The issue is that the series just doesn’t have enough time to cover everything it wants to. After Ikki and Stella fight for the first time, we never really see Stella fight again (even though it’s briefly explained that she’s still fighting and winning all of her battles). The knock-on effect of this is that it makes Stella into a heroine whose only real point is to be Ikki’s lover. She has the potential to be a strong female lead but Chivalry of a Failed Knight just doesn’t have the time or desire to make her into one. The overt fan service in this anime is both commendable and inexcusable, too. While I appreciate that the series doesn’t shy away from the fact Stella wants to kiss, hold, and do more with Ikki (where normally the male lead would instigate such situations), its inclusion gets in the way of the action quite a lot early on and can be difficult to watch.
I’d probably have less complaints with the show if there was a legal way to read the source material or if there had been further anime adaptations. Sadly, the on-going light novel series the anime is based on remains unlicensed and no further anime has been made. Hopefully that will change in the future but it feels like its time may have already passed.
Where animation is concerned the series has been co-produced by studios Silver Link and Nexus. The animation early on is a little dated but the fight scenes still look spectacular. The team often makes use of varied viewing angles to capture the perfect shot, while the art itself sometimes fades to grayscale to capture both Ikki’s movements and injuries in bright, vivid shades of red, grey and black. As far as battle animation goes, this is some of the best I’ve seen for a battle royale series and has remained incredibly memorable since my first viewing of the show (back when it simulcast).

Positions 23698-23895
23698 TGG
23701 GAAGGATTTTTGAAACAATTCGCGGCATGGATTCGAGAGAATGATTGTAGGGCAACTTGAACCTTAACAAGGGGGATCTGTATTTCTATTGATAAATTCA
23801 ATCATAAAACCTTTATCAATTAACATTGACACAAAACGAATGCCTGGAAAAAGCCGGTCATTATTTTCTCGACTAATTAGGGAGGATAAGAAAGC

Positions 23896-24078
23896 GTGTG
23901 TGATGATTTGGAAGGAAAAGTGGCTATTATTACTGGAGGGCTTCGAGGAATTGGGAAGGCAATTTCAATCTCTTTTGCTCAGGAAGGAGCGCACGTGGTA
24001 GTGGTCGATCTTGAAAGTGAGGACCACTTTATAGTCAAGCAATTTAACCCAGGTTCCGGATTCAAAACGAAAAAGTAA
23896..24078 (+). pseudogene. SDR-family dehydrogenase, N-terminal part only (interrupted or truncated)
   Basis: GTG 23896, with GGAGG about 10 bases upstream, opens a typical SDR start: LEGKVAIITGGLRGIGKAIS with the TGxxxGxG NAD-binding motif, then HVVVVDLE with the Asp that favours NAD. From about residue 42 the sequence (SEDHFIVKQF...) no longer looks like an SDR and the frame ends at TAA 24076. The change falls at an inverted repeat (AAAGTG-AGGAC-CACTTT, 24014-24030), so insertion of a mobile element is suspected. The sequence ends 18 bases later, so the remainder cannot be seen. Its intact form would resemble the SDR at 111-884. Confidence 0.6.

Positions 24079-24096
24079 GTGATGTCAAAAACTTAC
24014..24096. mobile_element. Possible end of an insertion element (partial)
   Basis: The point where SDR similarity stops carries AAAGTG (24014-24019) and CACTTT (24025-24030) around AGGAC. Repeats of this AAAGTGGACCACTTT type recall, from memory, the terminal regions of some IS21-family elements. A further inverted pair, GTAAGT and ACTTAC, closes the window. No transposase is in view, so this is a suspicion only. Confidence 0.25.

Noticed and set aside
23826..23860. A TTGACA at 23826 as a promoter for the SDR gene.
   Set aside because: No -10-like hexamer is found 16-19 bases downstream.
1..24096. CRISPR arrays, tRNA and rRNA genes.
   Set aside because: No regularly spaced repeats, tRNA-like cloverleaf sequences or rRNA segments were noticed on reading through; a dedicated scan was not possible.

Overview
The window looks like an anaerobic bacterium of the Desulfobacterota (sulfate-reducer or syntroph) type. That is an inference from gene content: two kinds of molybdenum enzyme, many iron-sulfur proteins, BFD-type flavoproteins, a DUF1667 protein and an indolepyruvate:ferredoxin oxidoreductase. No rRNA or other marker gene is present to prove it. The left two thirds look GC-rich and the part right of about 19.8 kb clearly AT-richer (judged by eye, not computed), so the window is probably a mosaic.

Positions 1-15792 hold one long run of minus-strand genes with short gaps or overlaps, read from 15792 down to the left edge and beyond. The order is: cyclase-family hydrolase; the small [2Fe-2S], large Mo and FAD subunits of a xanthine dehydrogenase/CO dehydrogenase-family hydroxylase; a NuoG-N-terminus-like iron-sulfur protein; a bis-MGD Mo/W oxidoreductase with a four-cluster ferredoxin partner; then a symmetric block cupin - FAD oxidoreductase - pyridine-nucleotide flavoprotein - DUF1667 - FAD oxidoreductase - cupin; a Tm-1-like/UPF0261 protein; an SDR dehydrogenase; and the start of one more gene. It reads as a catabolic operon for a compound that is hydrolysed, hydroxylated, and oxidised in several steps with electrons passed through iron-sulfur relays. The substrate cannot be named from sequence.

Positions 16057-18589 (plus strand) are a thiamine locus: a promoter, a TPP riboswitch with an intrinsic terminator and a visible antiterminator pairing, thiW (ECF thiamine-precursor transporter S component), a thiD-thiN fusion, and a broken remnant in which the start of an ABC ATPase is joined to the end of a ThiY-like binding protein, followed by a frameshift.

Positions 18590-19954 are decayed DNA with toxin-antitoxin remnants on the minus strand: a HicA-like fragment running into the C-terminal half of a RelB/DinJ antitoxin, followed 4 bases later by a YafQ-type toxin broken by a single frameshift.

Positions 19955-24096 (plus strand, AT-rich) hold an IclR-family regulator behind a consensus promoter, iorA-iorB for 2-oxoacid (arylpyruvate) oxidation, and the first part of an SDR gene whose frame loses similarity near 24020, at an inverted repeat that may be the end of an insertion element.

Music for the series has been handled by Kotaro Nakagawa (Gosick, Inu x Boku SS) and although it isn’t all that memorable, it does work very well in the context of the anime. The rock-inspired sound helps to elevate the action and tension of the on-screen battles. The opening theme for the show is “Identity” by Mikio Sakai, while the ending theme is Haramitsu Renge by Ali Project. Both the opening and ending tracks fit the series well, although the ending animation could have done without all of the female cast naked in suggestive positions…
This release includes both the original Japanese audio as well as an English dub. Where the voice actors are concerned, both groups play their characters well! Ikki is played by Ryota Osaka in Japanese (Nariyuki Yuiga in We Never Learn, Mikleo in Tales of Zestiria the X) and Clint Bickham (Nanao Kisaragi in Tsurune, Teichi Niya in Dusk Maiden of Amnesia), and both deliver a suitably heroic performance. Likewise Stella’s actresses, Shizuka Ishigami (Ryota in That Time I Got Reincarnated as a Slime, Ikuno in Darling in the Franxx) and Luci Christian (Hiro Soma in Fruits Basket, Hestia in Is It Wrong to Try to Pick Up Girls in a Dungeon?) give the princess the often flustered but tsundere voice her personality requires.
Chivalry of a Failed Knight comes to the UK thanks to MVM and is available on Blu-ray. The set includes all 12 episodes of the series with both English and Japanese audio. On-disc extras include trailers and clean OP/ED videos.
Overall, Chivalry of a Failed Knight provides a great watch for fans of fantasy battle royal series. Although it certainly has some problems, these issues can be overlooked, depending on the viewer – and I think the impressive battle scenes overcome my complaints in some circumstances. Perhaps not for everyone, but those who enjoy the show are sure to remember it for years to come.